Your will: a popular topic.

Photo by Romain Dancre on Unsplash
Photo by Romain Dancre on Unsplash

One of the topics people most want to talk about is wills, when we get together to chat at talks on the subject of preparing for a good death.

It’s best to get individual advice from a lawyer, who can drill down into your very particular circumstances. But here are a few general points about your will, which everyone should know – and you don’t need a lawyer to explain these.

If the will isn’t made in accordance with strict legal requirements it may not be valid so it’s a waste of paper and time.

It must be in writing – but it can be handwritten.

The most important thing is to make sure it has been witnessed correctly. The witnessing requirements vary from state to state and country to country. So make sure you understand the legal rules for the area that you live in.

If there’s any question about the validity of the witnessing process, it could lead to legal battles which are expensive.

In NSW, as in many other places, the witnesses don’t need to know what is in the will. They’re not signing to say they know the contents or approve of them. They are simply validating that the person who made the will was in front of them when that person signed the will.

You can see why this is important. Imagine if a will could be made without any proof that the person was there and created it. It would be too easy to make a fake.

If you’re a beneficiary of the will, don’t witness it being signed, as this could easily lead to challenges to your right to be a beneficiary.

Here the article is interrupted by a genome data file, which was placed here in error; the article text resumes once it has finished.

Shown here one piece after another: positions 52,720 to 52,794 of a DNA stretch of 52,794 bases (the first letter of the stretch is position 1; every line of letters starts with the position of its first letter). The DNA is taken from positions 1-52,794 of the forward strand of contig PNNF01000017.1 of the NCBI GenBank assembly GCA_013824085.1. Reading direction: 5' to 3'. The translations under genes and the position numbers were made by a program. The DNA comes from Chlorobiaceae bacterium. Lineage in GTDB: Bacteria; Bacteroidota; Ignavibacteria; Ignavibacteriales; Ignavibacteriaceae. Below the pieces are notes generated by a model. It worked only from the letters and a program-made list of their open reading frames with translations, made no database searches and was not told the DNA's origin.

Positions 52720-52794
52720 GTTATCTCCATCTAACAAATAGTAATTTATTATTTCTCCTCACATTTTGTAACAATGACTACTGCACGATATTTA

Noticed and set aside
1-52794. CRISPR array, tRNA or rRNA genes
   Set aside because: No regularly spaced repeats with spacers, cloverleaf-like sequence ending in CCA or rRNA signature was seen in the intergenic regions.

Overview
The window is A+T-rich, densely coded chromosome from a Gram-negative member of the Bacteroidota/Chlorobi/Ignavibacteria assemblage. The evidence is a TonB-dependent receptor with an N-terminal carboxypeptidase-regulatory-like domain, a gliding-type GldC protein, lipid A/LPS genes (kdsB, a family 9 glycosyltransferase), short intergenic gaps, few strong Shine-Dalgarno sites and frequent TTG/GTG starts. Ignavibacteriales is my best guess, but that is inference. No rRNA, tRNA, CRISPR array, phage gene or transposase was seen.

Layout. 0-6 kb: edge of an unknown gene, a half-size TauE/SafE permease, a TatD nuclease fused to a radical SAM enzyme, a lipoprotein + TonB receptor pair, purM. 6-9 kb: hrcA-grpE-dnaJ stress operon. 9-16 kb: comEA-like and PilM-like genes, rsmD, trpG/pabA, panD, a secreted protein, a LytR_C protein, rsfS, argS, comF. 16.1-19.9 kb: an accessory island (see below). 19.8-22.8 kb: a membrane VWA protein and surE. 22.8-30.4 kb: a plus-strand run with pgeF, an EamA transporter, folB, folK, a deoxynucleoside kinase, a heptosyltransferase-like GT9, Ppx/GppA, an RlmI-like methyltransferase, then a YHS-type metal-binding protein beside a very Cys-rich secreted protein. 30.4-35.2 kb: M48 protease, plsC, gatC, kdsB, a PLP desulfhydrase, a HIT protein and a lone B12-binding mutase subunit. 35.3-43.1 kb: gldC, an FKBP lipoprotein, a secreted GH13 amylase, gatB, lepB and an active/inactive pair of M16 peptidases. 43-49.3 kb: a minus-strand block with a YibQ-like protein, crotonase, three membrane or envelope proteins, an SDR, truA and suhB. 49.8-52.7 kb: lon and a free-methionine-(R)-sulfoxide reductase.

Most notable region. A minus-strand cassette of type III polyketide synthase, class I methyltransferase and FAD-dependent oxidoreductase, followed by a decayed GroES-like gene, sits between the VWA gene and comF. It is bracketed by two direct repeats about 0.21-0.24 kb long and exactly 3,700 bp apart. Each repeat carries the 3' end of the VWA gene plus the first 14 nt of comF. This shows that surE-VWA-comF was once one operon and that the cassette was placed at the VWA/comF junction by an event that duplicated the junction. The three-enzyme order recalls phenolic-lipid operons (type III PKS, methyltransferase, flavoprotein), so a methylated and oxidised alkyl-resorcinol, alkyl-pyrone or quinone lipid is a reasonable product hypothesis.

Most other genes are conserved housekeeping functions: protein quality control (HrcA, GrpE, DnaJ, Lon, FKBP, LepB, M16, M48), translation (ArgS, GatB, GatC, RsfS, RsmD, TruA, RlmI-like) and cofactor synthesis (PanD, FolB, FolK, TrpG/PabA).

The safest way to ensure your will is considered valid is to lodge it with a solicitor or in NSW, with the NSW Trustee & Guardian.

For more about preparing your will, go to:

To help the Bayside Community celebrate Seniors Week, I was part of a conversation about all the things you can do to prepare for a good death, including preparing your paper work.

We shared a lot of information about end of life decision making over morning tea in a relaxed environment at the Eastlakes Community Centre. Karen Buckley from Home Instead facilitated and a representative of Kingsford Legal Centre shared her vast knowledge, with an emphasis on wills.

At our Eastgardens event, Amy Sagar from Tender Funerals shared in great detail and yet with real warmth how her business keeps the focus on the individual and their community.

“It’s all about empowerment,” Amy said, adding that this is one of her favourite words.

We need to write our will even when we don’t think it’s needed. For more, see the following article:

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